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Old 10-11-2011, 09:19 AM   #1
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Winter storage - put something under tires?

This will be my first winter with my RV. I am parking it on a hard base gravel lot. Should I place something under the tires for the winter or is it fine parked directly on the gravel surface?
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Old 10-11-2011, 09:55 AM   #2
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I always run my tires up on wood...plus put the jacks down.
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Old 10-11-2011, 11:27 AM   #3
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Many, many opinions on this. Suggest you check your tire manufacturer's website for their thoughts. On balance, it seems that the primary concern (other than sun exposure) is the tires losing oil and other compounds to the surface on which they sit for an extended length of time. Most storage lots I have seen/used are covered in asphalt. In Spring, when RV's usually start to move, these places are littered with numerous black (sometimes thick) patches of "stuff" from the tires of RV's that had been sitting there for several months. Maybe some of that stuff is oil coming up from the asphalt....who knows? Either just can't be good for the tires.

IMO, it is best to use a non-absorbent material under the tires during long storage. I put our coach up on the heavy polycarbonate jack pads sold by Campers World. They get the tires up off of the asphalt and also away from the ice and snow melt that we get in this part of the country. And of course they don't absorb anything. I also use good quality tire covers. The overhead storage lot roof keeps 80% of the elements off of the coach as well.

If you use blocks or pads under your tires, be sure that the tires are properly placed and balanced on the blocks/pads to prevent tire damage. Michelin has some excellent info on this on their website.

Hopefully others will chime in with their thoughts.
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Old 10-11-2011, 04:16 PM   #4
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Hi sqzdog,
Put the tires on an inert substance. I use thin plastic cutting boards. Putting the jacks down or leaving them up, it is your choice. Both ways work just fine. If you put the jacks down, place plastic under each jack pad. One should separate the jack pads from the ground. The reason is lightening. Lightening strikes can come into the coach from the ground and up through the jacks and into the coach.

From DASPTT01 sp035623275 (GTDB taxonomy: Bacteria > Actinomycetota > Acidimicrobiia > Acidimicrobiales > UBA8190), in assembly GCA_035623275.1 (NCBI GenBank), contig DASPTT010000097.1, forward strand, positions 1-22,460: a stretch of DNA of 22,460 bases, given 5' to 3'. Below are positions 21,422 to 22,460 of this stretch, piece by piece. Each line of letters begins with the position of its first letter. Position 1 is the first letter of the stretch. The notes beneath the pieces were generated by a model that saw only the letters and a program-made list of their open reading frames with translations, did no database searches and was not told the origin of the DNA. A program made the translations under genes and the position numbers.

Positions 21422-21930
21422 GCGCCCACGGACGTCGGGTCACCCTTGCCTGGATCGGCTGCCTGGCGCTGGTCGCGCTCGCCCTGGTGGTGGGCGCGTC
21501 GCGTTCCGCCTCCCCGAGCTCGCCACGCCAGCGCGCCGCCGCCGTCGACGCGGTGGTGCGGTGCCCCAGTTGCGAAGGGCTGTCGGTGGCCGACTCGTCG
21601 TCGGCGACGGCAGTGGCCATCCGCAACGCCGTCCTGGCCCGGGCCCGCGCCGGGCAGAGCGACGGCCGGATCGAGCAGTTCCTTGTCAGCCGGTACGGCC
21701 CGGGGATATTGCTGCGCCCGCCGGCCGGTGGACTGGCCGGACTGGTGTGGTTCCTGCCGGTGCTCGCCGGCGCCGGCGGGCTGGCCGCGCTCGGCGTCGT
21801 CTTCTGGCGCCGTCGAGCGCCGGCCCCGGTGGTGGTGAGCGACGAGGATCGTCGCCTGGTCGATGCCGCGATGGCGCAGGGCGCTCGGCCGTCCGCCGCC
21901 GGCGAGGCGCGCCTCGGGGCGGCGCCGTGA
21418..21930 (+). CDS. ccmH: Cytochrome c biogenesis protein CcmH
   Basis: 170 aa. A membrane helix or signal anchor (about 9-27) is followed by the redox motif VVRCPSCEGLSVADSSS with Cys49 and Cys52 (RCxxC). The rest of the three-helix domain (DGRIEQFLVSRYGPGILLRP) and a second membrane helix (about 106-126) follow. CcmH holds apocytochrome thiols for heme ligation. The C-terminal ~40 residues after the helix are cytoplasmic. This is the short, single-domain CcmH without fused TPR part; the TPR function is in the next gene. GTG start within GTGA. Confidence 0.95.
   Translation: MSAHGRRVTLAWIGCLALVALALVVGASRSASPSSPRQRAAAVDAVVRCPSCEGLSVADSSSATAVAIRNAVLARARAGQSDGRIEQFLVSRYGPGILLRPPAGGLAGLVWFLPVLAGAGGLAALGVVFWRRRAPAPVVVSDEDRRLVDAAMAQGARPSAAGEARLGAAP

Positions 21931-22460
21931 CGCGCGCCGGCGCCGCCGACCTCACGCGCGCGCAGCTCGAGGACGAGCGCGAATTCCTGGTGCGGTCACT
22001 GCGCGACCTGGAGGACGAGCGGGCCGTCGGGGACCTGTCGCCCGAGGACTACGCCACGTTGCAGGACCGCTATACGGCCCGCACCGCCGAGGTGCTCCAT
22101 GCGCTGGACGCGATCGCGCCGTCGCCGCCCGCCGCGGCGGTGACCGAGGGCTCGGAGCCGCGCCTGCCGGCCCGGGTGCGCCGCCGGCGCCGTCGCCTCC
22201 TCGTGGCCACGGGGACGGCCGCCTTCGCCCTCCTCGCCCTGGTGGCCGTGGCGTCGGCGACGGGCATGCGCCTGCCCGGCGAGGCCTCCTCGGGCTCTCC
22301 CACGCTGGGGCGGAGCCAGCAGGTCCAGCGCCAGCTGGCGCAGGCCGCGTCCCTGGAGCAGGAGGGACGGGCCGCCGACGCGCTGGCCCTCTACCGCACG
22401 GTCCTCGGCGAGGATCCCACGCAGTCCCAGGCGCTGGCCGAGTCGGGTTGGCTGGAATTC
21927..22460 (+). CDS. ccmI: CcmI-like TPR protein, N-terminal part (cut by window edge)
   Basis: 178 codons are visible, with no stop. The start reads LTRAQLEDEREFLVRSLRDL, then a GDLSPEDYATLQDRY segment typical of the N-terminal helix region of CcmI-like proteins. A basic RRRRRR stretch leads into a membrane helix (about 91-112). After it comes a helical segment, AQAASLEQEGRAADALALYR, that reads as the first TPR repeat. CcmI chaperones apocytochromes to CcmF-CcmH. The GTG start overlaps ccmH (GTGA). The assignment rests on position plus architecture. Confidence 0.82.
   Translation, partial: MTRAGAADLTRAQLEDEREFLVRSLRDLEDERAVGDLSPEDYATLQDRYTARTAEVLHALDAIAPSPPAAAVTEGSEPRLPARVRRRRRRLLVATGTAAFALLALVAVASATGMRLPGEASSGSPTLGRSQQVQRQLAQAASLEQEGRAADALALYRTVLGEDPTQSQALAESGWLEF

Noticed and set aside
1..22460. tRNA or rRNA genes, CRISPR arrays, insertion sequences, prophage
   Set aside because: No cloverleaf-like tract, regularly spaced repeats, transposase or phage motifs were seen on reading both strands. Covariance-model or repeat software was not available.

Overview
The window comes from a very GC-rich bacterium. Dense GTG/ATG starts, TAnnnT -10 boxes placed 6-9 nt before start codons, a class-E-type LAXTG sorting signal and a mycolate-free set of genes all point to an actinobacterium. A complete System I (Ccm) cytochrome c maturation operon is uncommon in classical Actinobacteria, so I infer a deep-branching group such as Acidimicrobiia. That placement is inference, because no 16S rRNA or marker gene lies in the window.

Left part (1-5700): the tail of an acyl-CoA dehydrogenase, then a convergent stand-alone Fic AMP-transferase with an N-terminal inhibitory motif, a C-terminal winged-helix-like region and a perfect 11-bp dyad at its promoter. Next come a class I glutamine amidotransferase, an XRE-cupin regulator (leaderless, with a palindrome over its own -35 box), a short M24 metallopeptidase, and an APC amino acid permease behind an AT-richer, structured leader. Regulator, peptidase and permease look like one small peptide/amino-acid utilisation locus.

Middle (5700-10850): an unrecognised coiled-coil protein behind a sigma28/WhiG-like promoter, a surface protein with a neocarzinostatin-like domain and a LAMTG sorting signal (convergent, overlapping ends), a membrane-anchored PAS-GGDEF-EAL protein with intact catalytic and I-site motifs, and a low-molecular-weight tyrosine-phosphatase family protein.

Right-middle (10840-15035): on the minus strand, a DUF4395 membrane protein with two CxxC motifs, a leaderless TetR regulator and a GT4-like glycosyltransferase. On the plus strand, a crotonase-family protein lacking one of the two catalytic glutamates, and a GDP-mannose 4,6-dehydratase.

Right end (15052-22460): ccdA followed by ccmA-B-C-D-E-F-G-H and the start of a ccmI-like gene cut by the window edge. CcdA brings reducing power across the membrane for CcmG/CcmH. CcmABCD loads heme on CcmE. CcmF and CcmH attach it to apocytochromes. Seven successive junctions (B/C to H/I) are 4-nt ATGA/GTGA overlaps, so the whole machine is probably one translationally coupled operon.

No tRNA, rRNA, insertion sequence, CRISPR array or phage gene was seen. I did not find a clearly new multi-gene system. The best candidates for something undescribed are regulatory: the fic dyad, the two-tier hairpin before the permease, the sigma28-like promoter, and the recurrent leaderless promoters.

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Old 10-11-2011, 04:31 PM   #5
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Gravel is fine as long as its high and dry.
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Old 10-11-2011, 08:09 PM   #6
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Store ours directly on gravel. Have done that since new and replaced the tires after 8 years. Also leave it on the HWH jacks for six months at a time with no problems.
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Old 10-12-2011, 04:11 AM   #7
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We store on sandy grass soil so put leving blocks under all tires and jacks down. Found in doing this when we move the coach every month or so the coach rides better from the start then when we didn't do this. We have 16" sq by 1" thick jack pads and we do this to save the jack pads.
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Old 10-12-2011, 04:34 AM   #8
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Does leaving the jacks down for a long time leave the shafts exposed to surface rust?
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Old 10-12-2011, 05:41 AM   #9
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Quote:
Originally Posted by Sequim Guy View Post
Does leaving the jacks down for a long time leave the shafts exposed to surface rust?
We spray with WD40, have been told by many people who know lubes WD40 best to use. Not a grease base and won't attract dirt as much as grease. We wipe before retracting the jacks if down for more then a week. We store with jacks down and have had on appreciable dirt when wiped down. Locksmith said WD40 best for locks also.
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Old 10-12-2011, 03:55 PM   #10
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Thanks, that's good to know.
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Old 10-13-2011, 06:19 PM   #11
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Sequim Guy....... welcome home.
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